You knew that there was something wrong with the UK which is why you go to France and Italy for your holidays. It isn't just the sun, is it ? All Consuming puts the finger on what that malaise is. The clogged roads, the faceless and samey high streets, the complete lack of interest in political parties, the privatisation of everything, the commercialisation of education - all the manifestations of the consumer society are pointed out and explained.

Having also read Robert Frank's Luxury Fever and Oliver James' Affluenza and The Selfish Capitalist, there is nothing here that is completely new. As the author himself says, can you have original thoughts ? But that is not the point. What Lawson has done is to write a short, hugely readable book that precisely encapsulates the problem and confronts us with our own behaviour. This is a book that should make you feel deeply uncomfortable, as weaning yourself off any addiction, from cigarettes to television, always is. But it is the most important book I have read in a long while. I hope it goes on to be read by hundreds of thousands of people and that the ideas within it will finally wake up our bland, complacent political parties, and also the electorate.

Having lived abroad for 25 years and only recently come back to the UK, I can see just how sick life in Britain has become, but I don't get the impression that most of the population are really aware, somnambulist consumers that they are. It doesn't have to be like this and Lawson is an inspirational guide, all the more so as he comes across as a completely normal person, rather than a sandal-wearing, bearded vegan, though for all I know, he may be all those things.
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3 of 4 people found the following review helpful By Thrifty Chick on 17 Nov. 2009
Format: Paperback
I found All Consuming to be an extremely readable account of the problems a society runs into when consumption is the order of the day to the exclusion of everything else. The UK today represents a clear case of money taking precedence over time, health and happiness, and for what? For increased crime rates, a surge in the numbers of people suffering from depression and anxiety and a planet that is literally burning itself into extinction? Lawson explains at one point that if the entire world was to consume at the same rate as we do here in the UK, we would need three planets to sustain us. This makes me feel categorically ashamed of myself, and of this country. It effectively means that we are relying on poverty to sustain our shopping addiction. At its most basic, if someone somewhere wasn't going without food, a clueless Barbie-type in the UK wouldn't be able to buy a new outfit at Primark only a couple of days after she bought the last one. It's ludicrous.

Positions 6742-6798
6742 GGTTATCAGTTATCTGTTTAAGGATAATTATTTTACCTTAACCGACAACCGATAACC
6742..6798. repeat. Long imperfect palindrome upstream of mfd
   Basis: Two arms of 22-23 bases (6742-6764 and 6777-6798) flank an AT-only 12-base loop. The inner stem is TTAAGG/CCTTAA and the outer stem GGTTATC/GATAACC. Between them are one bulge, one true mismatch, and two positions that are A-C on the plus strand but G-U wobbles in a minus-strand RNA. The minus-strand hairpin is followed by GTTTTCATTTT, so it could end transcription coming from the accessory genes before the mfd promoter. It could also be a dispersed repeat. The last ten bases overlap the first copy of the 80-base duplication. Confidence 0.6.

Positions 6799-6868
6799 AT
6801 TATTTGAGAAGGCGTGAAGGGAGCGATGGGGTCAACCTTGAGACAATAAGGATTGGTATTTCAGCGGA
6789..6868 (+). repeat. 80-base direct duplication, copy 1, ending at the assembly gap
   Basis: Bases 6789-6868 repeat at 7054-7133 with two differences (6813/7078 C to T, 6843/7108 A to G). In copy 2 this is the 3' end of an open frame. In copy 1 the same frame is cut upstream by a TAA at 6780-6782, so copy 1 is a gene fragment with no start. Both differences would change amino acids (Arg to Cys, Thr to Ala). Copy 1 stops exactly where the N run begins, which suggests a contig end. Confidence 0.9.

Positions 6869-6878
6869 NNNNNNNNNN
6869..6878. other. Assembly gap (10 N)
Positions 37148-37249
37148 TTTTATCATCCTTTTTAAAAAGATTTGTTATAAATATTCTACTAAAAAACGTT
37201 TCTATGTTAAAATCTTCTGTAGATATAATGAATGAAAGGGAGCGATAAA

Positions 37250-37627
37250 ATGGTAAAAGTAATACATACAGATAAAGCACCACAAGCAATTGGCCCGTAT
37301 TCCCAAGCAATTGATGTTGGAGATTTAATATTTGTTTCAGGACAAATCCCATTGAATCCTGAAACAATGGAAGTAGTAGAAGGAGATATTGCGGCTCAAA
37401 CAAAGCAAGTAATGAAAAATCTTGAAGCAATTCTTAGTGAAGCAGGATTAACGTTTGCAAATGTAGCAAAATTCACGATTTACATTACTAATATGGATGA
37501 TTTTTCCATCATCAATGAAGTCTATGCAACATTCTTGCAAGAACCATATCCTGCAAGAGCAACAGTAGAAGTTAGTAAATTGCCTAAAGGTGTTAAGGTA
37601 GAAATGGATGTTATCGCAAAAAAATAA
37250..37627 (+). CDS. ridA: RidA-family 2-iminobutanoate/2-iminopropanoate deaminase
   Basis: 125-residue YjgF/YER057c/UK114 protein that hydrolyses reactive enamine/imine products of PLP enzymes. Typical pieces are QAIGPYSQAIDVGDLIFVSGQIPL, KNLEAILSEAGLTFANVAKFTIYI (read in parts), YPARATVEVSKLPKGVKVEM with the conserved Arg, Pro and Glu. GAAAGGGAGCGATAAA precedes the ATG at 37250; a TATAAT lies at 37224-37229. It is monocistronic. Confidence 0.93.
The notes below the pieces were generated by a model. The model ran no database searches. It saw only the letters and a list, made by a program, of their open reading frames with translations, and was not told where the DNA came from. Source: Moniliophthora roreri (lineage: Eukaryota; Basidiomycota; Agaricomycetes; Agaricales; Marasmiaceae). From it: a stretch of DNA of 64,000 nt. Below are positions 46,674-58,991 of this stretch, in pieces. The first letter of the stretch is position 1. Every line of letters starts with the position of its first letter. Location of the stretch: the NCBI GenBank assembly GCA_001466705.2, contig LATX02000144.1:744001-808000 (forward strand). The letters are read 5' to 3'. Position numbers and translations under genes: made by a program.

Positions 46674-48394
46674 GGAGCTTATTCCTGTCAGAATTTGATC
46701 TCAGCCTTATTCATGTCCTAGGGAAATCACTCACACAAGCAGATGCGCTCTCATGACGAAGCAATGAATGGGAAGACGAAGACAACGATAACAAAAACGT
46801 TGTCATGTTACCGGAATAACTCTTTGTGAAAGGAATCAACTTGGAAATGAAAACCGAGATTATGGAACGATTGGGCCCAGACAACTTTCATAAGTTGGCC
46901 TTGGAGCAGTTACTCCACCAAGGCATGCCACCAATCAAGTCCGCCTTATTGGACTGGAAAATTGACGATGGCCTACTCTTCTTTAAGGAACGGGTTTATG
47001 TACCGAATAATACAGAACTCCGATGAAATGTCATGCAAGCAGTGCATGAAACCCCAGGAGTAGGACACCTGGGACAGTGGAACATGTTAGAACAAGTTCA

Having said that, I didn't find there to be a huge volume of material in this book that I hadn't come across elsewhere before, and there is a fair amount of repetition, especially where Lawson describes the consequences of our all-consuming actions. I would have enjoyed the book more had there been a better balance between the 'what went wrong' and the 'how we can fix it', and there were also a considerable number of typos which I tend to find quite annoying.

The one thing that does, however, set the book apart from many of the others I have read in this area is its readability. Extremely easy to follow and hugely comprehensible - no prior political or economic knowledge necessary.